We walked out the wooden tables overlooking the water, and I opened my $3.29, .15# love letter of Salumi salami….

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Clockwise from top left, Mole, Finocchiona, Hot Sopressata, and Dario. Texture-wise, they seemed a little looser to me than other salami — like all of the bits of meat were comfortably kicking back together, not painfully shoved next to each other. The mole was “uniquely spiced with chocolate, cinnamon, ancho and chipotle peppers;” the finocchiona with cracked fennel, black pepper, and a touch of curry; the sopressata spicy and garlicky; the dario with nutmeg and mace. They were all delicious, though my absolute favorites were the mole and hot sopressata… but all that means is that I like their flavors the most, not that the others were in any way lacking…

Want. More. Now.

3 Responses to “Salumi Cured Meats – Seattle”

  1. T Says:

    Hi Nina,

    I’m glad you got to go to Salumi…it’s one of my favorite lunch stops here in Seattle. The porchetta sandwich is one of my favorites, but if you’re in town again and they have the oxtail sandwich, that one is even BETTER (if you can imagine that). =)

  2. Mandy Says:

    It looks like you found some of our good weather (which was a bit lacking over Labor Day…). It’s incredibly beautiful up here when the weather’s nice (though when it’s not nice, visits to Pike Place Market require fresh little donuts from Daily Dozen…).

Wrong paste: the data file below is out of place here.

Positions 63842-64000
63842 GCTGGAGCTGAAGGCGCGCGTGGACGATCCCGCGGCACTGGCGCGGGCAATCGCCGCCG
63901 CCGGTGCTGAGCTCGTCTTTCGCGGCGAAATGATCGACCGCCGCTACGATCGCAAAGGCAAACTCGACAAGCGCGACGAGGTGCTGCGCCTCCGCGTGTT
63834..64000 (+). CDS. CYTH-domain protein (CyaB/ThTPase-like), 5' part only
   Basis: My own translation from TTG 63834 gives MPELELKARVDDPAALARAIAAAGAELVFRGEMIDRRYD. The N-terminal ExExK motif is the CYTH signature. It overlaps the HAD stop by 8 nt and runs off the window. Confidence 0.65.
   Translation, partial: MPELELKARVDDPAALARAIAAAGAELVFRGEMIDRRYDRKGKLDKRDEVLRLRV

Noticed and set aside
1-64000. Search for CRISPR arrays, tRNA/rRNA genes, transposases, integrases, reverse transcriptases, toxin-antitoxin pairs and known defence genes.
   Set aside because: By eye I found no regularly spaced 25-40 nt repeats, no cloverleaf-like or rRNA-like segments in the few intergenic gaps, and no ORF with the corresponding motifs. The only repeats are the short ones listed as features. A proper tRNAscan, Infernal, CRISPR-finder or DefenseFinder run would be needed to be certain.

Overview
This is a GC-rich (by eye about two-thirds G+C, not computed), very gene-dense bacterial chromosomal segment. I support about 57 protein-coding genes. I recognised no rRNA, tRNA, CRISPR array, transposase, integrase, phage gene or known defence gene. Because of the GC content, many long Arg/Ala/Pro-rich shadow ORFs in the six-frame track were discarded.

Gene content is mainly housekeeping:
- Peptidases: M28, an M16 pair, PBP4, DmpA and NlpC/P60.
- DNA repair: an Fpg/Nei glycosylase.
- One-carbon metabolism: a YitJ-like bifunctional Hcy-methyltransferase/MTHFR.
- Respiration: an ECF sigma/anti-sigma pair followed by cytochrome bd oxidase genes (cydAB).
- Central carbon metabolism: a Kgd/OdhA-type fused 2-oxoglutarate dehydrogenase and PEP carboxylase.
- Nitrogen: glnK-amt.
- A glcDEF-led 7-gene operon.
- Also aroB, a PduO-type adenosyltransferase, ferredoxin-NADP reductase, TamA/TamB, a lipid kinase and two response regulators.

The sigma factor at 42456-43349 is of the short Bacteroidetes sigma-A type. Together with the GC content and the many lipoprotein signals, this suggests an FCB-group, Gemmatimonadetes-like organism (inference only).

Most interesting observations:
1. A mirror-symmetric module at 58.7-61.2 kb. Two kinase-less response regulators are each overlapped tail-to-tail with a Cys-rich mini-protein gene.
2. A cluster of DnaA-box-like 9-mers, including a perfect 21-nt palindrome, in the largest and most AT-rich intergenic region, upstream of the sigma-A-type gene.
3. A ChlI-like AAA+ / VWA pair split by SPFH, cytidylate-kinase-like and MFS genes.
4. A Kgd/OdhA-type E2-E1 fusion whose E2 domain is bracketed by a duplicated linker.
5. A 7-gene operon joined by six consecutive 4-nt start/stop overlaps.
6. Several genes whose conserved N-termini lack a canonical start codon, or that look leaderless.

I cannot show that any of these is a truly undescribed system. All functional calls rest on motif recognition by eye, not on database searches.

I’ve only made it to Salumi once, but it was good. However, my favorite food-related place here in Seattle is World Mechants Spice shop (www.worldspice.com). It’s below Pike Place Market, so considerably less trafficked than the kinda-touristy Market Spice (which has a wonderful selection of red teas that makes me brave the crowds anyway…), but it is *definitely* worthy of a stop. The walls are covered in sample jars of their spices and blends, and I can never leave there without spending at least $20 on rose petals, ras al hanout, chipotle flakes, etc. (just be advised that sniffing the fragrant smoked paprika will fill your sinuses with the aroma for the rest of the day–but it’s *so* good!). 🙂 They even have “true cinnamon” sticks, which are completely different from the more common cassia (less hot, more citrusy). I just love that place.

  3. Nina Says:

    T – Hm, an excuse to go back to Seattle that involves an oxtail sandwich?! Sold!

    Mandy – I almost titled my first post back “It Rains in Seattle?” I was so thrilled that we didn’t get a drop — and glad I didn’t bring my rain jacket as my jacket there!

    I’ll have to check out that spice shop the next time I’m there, too — their rose petals will be mine! 🙂 Chad and I went into Market Spice, but poor Chad had to duck out after a minute b/c he just couldn’t handle even just the aroma in the air.

    And I’ve experimented with “true cinnamon sticks” for a the spiced caramel nut bar — the citrus note was an interesting twist.